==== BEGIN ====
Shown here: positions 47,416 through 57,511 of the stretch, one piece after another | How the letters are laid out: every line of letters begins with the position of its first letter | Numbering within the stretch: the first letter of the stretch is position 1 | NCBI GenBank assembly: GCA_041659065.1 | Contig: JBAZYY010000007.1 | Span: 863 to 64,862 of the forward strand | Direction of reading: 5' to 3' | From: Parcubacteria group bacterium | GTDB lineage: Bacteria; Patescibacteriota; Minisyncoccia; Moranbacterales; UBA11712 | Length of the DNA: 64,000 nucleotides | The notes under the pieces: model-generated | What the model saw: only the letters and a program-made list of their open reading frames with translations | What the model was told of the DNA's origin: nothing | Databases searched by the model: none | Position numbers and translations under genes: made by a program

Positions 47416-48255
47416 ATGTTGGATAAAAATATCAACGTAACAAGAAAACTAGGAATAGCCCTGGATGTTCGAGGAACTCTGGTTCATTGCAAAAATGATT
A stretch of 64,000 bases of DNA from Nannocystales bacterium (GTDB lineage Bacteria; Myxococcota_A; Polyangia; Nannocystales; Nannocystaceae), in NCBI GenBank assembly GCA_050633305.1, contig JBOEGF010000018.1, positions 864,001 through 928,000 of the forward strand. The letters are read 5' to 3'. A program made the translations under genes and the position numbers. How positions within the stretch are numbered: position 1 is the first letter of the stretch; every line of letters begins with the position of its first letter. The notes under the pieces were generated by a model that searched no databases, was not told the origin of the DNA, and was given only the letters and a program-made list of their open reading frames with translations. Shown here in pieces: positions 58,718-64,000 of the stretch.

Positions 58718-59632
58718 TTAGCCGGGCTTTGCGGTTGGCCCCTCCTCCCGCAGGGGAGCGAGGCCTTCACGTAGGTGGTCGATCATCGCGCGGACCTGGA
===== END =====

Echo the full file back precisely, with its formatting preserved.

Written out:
Shown here: positions 47,416 through 57,511 of the stretch, one piece after another | How the letters are laid out: every line of letters begins with the position of its first letter | Numbering within the stretch: the first letter of the stretch is position 1 | NCBI GenBank assembly: GCA_041659065.1 | Contig: JBAZYY010000007.1 | Span: 863 to 64,862 of the forward strand | Direction of reading: 5' to 3' | From: Parcubacteria group bacterium | GTDB lineage: Bacteria; Patescibacteriota; Minisyncoccia; Moranbacterales; UBA11712 | Length of the DNA: 64,000 nucleotides | The notes under the pieces: model-generated | What the model saw: only the letters and a program-made list of their open reading frames with translations | What the model was told of the DNA's origin: nothing | Databases searched by the model: none | Position numbers and translations under genes: made by a program

Positions 47416-48255
47416 ATGTTGGATAAAAATATCAACGTAACAAGAAAACTAGGAATAGCCCTGGATGTTCGAGGAACTCTGGTTCATTGCAAAAATGATT
A stretch of 64,000 bases of DNA from Nannocystales bacterium (GTDB lineage Bacteria; Myxococcota_A; Polyangia; Nannocystales; Nannocystaceae), in NCBI GenBank assembly GCA_050633305.1, contig JBOEGF010000018.1, positions 864,001 through 928,000 of the forward strand. The letters are read 5' to 3'. A program made the translations under genes and the position numbers. How positions within the stretch are numbered: position 1 is the first letter of the stretch; every line of letters begins with the position of its first letter. The notes under the pieces were generated by a model that searched no databases, was not told the origin of the DNA, and was given only the letters and a program-made list of their open reading frames with translations. Shown here in pieces: positions 58,718-64,000 of the stretch.

Positions 58718-59632
58718 TTAGCCGGGCTTTGCGGTTGGCCCCTCCTCCCGCAGGGGAGCGAGGCCTTCACGTAGGTGGTCGATCATCGCGCGGACCTGGA